13

mycorpus.txt

Human where's machine interface for lab abc computer applications   
A where's survey of user opinion of computer system response time

stopwords.txt

let's
ain't
there's

The following code

corpus = set()
for line in open("path\\to\\mycorpus.txt"):
    corpus.update(set(line.lower().split()))
print corpus

stoplist = set()
for line in open("C:\\Users\\Pankaj\\Desktop\\BTP\\stopwords_new.txt"):
    stoplist.add(line.lower().strip())
print stoplist

gives the following output

set(['a', "where's", 'abc', 'for', 'of', 'system', 'lab', 'machine', 'applications', 'computer', 'survey', 'user', 'human', 'time', 'interface', 'opinion', 'response'])
set(['let\x92s', 'ain\x92t', 'there\x92s'])

Why is the apostrophe turning into \x92 in the 2nd set??

1
  • 1
    Never use Microsoft's editors if you want to write ASCII's texts. If you want to use them, then you have to handle cp1252(which includes also that "right-quotation mark"). – Bakuriu Mar 22 '13 at 6:42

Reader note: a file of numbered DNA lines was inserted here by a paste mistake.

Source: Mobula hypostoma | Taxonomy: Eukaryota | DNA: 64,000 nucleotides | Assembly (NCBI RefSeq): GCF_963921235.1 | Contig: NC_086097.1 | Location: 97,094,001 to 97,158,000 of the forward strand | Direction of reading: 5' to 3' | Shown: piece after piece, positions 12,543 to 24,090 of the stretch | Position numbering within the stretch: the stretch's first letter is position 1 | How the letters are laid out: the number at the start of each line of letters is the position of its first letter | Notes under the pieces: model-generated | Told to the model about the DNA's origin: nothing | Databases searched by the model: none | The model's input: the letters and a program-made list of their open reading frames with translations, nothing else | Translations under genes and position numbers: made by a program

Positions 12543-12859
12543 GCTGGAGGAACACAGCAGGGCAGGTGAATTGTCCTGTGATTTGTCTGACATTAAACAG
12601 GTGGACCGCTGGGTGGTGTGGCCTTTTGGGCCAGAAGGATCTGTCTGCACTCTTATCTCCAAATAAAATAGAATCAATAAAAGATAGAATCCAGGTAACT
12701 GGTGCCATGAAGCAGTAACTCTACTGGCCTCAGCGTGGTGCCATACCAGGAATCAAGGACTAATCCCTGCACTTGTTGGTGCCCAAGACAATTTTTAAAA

18

Code point 92(hex) in window-1252 encoding is Unicode code point 2019(hex) which is 'RIGHT SINGLE QUOTATION MARK'. This looks very like an apostrophe and is likely to be the actual character that you have in stopwords.txt, which I've guessed from the way python has interpreted in, has be encoded in windows-1252 or an encoding that shares ASCII and codepoint values.

' vs ’

4
  • then in the 1st set why is it showing "where's" instead of 'where\x92s'?? – Pankaj Singhal Mar 22 '13 at 6:42
  • @PankajSinghal: Probably because you genuinely have the ASCII apostrophe character in the first file. To confirm this use a tool such as hexdump to verify the actual bytes in both of your files. – CB Bailey Mar 22 '13 at 6:44
  • ya, i see there's a difference in characters. So what should I do to make it read like "ain't" and not 'ain\x92t' ??? – Pankaj Singhal Mar 22 '13 at 6:48
  • 1
    @PankajSinghal: The simplest thing to do would be to edit stop words.txt and replace all with ' using a text editor or sed or similar. – CB Bailey Mar 22 '13 at 6:56

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